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Altra Lone Peak 7 Trail Running Shoe Review

Altra Lone Peak 7 Trail Runner Review

The Altra Lone Peak 7 is a zero-drop trail running shoe that’s good for hiking and running across a wide range of conditions. It’s a moderately cushioned shoe with a very wide toe box so your toes can splay out and relax. The effect feels like you’re walking in bare feet with an enhanced degree of trail feel. A 25 mm stack height makes the Lone Peak 7 a fairly stable shoe and helps prevent ankle rolling. The shoes have grippy 5 mm multi-directional lugs with a rock plate and a rubber toe kick for protection, with well-draining mesh uppers that prevent sand and trail grit from entering and eating your socks.

RELATED: 10 Best Hiking Shoes and Trail Runners

Specs at a Glance

  • Gender: Men’s (Women’s also available)
  • Weight: 9.2 oz (women’s), 11 oz (men’s)
  • Heel Drop: 0 mm
  • Heel Stack Height: 25 oz mm
  • Forefoot Stack Height: 25 mm
  • Midsole: Proprietary Foam
  • Outsole: Proprietary Outsole w/ 5 mm Lugs
  • Rock Plate: Yes
  • Gaiter Trap: Yes
  • Width: Regular & Wide
  • Weight (pair): 1 lb 6 oz

Trail Feel

The Lone Peak 7 is a lightly cushioned trail runner with a moderate stack height
The Lone Peak 7 is a moderately cushioned trail runner with a moderate stack height

The Altra Lone Peak 7 is a moderately cushioned trail running shoe that can be used for hiking, backpacking, and trail running. The shoe’s signature feature is an oversized toe box which lets your toes splay out as if you were walking barefoot through sand. This is very different from most modern shoes, including trail runners, which still have narrow toe boxes that restrict toe movement, putting more pressure on the balls of your feet and metatarsals, and can result in longer-term conditions like Morton’s Neuroma, which manifests itself as a tingling or burning sensation in your toes. I suffer from Morton’s, and a shoe with a huge toe box like the Lone Peak helps eliminate my symptoms.

The Lone Peak is also a zero-drop trail running shoe meaning that the heel and the toes are level and an equal distance from the ground. The idea is that this allows for a more natural and more stable foot strike, mimicking the motion of barefoot steps, resulting in a more natural and efficient stride. It also means that impacts can be spread out across the entire surface of the foot.

The built-in gaiter trap makes it very easy to use with Dirty Girl Gaiters.
The built-in gaiter trap makes it very easy to use with Dirty Girl Gaiters.

One of my favorite features on the Lone Peak is the gaiter trap, located on the back of the heel of the shoe. It’s a piece of velcro that makes it very simple to wear a Dirty Girl Gaiter and removes the need to glue a strip of velcro there for that purpose. It also stays affixed permanently, whereas the homegrown velcro patches I have to glue on other trail runners fall off relatively quickly.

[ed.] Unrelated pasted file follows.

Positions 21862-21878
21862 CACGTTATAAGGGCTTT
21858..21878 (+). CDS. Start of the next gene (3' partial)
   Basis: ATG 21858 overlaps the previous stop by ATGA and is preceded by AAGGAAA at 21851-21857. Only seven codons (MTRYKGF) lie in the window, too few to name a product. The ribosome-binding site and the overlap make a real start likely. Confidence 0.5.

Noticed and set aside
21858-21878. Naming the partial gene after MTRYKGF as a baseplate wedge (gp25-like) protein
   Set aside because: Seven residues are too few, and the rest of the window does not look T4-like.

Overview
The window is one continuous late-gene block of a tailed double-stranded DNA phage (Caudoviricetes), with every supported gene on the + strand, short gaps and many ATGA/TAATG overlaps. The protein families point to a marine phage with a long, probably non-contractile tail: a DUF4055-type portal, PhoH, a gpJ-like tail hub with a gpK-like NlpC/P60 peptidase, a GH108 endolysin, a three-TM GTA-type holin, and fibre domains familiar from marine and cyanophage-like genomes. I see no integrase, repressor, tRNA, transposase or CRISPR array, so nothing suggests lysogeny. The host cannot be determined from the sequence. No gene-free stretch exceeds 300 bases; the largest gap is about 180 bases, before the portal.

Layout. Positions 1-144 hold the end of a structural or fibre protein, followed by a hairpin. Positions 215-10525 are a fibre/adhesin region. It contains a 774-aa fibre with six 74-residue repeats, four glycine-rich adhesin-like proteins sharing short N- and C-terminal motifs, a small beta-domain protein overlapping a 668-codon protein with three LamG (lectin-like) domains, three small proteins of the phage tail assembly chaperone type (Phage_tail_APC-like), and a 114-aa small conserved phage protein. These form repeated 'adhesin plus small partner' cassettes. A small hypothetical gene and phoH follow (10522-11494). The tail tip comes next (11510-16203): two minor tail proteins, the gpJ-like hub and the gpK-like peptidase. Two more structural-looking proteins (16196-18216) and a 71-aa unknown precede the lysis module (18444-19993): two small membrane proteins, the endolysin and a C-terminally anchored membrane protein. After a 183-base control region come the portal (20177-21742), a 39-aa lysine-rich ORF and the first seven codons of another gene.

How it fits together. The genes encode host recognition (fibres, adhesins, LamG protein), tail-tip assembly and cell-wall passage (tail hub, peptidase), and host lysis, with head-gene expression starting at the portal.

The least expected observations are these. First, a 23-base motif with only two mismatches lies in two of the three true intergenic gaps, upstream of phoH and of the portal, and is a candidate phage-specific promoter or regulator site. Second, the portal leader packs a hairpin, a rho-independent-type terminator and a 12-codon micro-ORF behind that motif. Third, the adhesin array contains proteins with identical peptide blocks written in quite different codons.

The Lone Peak 7 is noticeably wider in the heel and below the toe box than the previous model, even in a regular width size. This can be a little disconcerting if you like a snug fit. This doesn’t bother me that much and there are plenty of lace holes on the shoe to tighten the fit. If you prefer a narrower fit, particularly in the heel, the Altra Superior is a better choice.

The toe box is so wide that the upper creases where your toes end.
The toe box is so wide that an upper crease forms where your toes end.

What I do find a little disconcerting is the crease that forms over the toe box because the toe box is too wide over my baby toes. You might appreciate this extra width more if you have bunions or very long toes, but the unoccupied space makes the toe-off a little sloppy on uphill climbs and when scrambling across rocky terrain. It can also create a potential wear point in the upper, where the mesh abrades itself and breaks down.


The Lone Peak is very stable, in part because it’s a zero-drop shoe where your forefoot and heel are at the same height. With its 25 mm stack height, which is pretty average for a trail runner, it’s less prone to ankle rolling because you’re pretty close to the ground. That and the enhanced proprioception you get from walking with spayed toes make it much easier to sense changing trail conditions and terrain so you can adapt your stride accordingly.

The Lone Peak 7 is quite wide even in a size regular width.
The Lone Peak 7 is quite wide even in a size regular width.